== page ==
Friday, November 2, 2007

Obsession for Patzers

As a follow-up to my Smoke article and in the spirit of chessloser’s new shirt venture, I’m going to launch a new perfume called Obsession for Patzers. The scent will be a mixture of cigarette smoke and stale sweat collected from fellow chess players in the heat of the battle of the weekend swiss tournament. Anybody know where I can buy a brick of whale puke? Ebay seems to be all out of raw ambergris.

My father always tried to get me interested in golf. I could outdrive him by far, but my short game really, really sucked. I’m talking next to the green in regulation and then four or five chips and putts to get in the hole. I would occasionally play with him, but I never really got the bug. He often told me that the way to get good was to really go crazy about golf. But I guess I never did, so my golf game never improved.

Chris Harrington wrote about the endgame being the neighborhood mutt of chess. This was a reaction to a lower rated player’s seeming indifference to the endgame. Alekhine boasted, “To win against me, you must beat me three times: in the opening, the middlegame and the endgame.” To be a complete chess player, you have to know the endgame. For various reasons such as fear, laziness, and indifference, the endgame really is neglected. Neglecting the endgame in chess is like neglecting the short game in golf.

The endgame is where the truth of chess is revealed. In the opening, the endpoint of opening analysis is usually whether a variation is favorable or equal. Blunders and traps occasionally lead to middlegame positions that are winning or losing, but players still need the technique to make the 20-40 more moves that lead to checkmate. Opening fashions come and go, but the endgame is a timeless classic. Nowadays, the endgame tablebases tell you how many moves to checkmate with best play from both sides. If that isn’t blinding truth in chess, then I don’t know what is. Wouldn’t it be the ultimate chess taunt to say to your opponent, “Mate in 35 moves” and really mean it? The truth of the endgame is laid bare in whether one side can promote a pawn or not.

I used to be fearful and lazy and inept at the ending. Early in my chess career, I became obsessed with understanding how bishop and knight mate the king. But more than a decade passed until I got serious about studying endings in an orderly fashion. The triggering event was a couple years ago when I turned a win into a draw. While going over this particular endgame, I found so many twists and turns, I was hooked. This move draws, but this move wins. And the moves were so crazy yet so beautiful in the economy of things they accomplished. Zugzwang, opposition, corresponding squares, key squares, waiting moves, only moves, good-looking moves that were bad, bad-looking moves that were good, moves that seemed to accomplish nothing but were absolutely necessary. I became obsessed with understanding these beautifully bizarre moves. I’m here to preach that the endgame is NOT boring or useless.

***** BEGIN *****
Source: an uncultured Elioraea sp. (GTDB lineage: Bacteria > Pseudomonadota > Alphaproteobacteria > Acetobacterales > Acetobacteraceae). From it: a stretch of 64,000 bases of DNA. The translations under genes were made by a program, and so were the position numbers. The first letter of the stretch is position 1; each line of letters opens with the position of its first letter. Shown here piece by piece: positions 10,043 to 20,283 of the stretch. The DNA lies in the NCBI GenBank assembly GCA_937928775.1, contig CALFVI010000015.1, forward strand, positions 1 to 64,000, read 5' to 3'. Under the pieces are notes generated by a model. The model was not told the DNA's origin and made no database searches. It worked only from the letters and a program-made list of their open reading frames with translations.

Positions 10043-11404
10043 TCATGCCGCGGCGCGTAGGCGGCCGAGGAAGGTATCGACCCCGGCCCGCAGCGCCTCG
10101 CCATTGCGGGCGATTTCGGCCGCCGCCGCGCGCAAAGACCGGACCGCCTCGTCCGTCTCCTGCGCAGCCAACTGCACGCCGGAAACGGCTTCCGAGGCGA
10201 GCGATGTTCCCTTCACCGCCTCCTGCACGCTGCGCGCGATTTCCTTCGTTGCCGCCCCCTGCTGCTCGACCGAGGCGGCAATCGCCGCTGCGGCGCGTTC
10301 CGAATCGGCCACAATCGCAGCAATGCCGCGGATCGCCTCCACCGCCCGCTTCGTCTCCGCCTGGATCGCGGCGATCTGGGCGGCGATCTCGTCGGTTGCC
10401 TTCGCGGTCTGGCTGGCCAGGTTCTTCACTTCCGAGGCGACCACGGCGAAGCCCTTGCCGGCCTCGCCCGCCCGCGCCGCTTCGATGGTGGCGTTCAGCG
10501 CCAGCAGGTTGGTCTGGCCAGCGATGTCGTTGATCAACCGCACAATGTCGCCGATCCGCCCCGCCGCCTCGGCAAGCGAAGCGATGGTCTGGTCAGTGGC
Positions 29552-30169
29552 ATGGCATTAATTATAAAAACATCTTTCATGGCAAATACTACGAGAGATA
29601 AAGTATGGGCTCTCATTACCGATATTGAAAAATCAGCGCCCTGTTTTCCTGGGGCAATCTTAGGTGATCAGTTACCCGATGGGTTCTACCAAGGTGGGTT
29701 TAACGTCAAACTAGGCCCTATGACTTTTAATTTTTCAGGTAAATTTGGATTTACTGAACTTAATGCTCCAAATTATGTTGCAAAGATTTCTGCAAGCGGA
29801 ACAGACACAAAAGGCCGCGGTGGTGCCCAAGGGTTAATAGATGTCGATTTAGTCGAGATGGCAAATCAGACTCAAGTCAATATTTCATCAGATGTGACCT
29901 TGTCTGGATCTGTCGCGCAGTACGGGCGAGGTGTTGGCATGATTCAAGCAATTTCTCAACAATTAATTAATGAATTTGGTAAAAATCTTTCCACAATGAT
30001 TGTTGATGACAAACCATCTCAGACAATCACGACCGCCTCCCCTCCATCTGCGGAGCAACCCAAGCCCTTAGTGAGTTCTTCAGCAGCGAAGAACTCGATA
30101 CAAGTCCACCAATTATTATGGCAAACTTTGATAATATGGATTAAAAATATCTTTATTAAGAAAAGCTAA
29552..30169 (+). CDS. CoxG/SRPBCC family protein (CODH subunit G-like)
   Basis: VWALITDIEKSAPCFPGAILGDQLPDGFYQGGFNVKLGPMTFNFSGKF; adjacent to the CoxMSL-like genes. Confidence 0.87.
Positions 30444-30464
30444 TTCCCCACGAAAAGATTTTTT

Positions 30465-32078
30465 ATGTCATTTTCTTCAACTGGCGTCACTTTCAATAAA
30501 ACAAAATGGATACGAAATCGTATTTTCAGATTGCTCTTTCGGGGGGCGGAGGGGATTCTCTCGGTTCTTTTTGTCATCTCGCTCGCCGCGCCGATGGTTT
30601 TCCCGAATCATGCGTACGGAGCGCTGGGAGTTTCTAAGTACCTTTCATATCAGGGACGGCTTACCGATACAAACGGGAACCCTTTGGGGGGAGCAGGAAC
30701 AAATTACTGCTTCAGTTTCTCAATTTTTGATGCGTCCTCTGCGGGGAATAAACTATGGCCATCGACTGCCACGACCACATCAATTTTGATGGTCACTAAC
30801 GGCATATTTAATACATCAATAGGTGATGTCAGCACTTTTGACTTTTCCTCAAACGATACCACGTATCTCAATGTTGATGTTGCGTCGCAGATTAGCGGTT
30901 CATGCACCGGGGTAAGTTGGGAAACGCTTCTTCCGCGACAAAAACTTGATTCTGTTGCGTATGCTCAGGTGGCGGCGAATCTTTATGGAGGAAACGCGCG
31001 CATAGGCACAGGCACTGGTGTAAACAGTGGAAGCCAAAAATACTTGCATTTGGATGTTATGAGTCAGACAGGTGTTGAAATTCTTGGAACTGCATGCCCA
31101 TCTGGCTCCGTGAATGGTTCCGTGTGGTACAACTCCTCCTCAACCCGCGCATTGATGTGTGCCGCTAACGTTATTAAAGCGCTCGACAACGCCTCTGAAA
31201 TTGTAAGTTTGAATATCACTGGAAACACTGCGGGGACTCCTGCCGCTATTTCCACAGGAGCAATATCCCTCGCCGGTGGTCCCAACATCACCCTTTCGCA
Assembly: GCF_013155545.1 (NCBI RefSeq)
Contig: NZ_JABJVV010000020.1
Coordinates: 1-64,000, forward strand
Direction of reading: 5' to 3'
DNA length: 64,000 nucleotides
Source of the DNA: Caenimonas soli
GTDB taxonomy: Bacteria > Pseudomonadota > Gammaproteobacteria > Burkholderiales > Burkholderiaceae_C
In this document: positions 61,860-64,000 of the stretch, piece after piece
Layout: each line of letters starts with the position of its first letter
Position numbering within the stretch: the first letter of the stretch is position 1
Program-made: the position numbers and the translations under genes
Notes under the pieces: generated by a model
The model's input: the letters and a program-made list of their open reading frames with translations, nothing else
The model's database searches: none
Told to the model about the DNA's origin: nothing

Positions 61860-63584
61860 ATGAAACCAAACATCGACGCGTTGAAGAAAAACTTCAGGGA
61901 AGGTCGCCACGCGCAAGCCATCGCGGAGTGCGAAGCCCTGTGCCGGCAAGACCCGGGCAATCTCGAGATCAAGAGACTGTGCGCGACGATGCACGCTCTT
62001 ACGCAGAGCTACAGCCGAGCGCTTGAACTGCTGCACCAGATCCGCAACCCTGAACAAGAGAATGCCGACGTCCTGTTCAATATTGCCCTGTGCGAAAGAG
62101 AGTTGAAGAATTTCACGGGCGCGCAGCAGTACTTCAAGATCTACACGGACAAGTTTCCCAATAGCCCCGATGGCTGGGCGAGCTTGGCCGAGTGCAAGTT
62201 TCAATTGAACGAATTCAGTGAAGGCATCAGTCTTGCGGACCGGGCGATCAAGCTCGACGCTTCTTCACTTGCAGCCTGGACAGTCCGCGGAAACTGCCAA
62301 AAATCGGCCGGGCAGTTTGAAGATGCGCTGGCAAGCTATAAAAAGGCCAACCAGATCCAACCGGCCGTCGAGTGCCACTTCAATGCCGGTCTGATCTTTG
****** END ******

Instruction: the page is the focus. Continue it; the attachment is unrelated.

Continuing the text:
I can still blunder badly in endgames, but as a result of the obsession sessions, I don’t think I’m lazy or fearful about them any more (except for knight endings). At some point, I had an idea to publish my own endgame book full of the esoteric stuff I’ve researched. Stay tuned for some excepts of it here. Maybe I’ll try to get ChessBase to come visit and see if they’d back an eBook.

If you’re anxious for a taste of the bizarre, often in endings, one of my favorite sites to visit is Tim Krabbe’s Chess Curiosities.


Wahrheit said...

I want to see some of your favorite positions! Especially the ones from the game that got you into this.

Ernest Hong said...

Thanks for the feedback, Wahrheit. I suspect my audience has dwindled down to just you and Eric, but I have resolved to ignore the empty auditorium and continue blogging for my own benefit. It has given my game a new energy and my studying is temporarily a little more disciplined.

Wahrheit said...

You need to get that Sitemeter installed and then the secrets of every visitor will be revealed! There may be a lot of lurkers out there...

Naisortep said...

I'm lurking ;).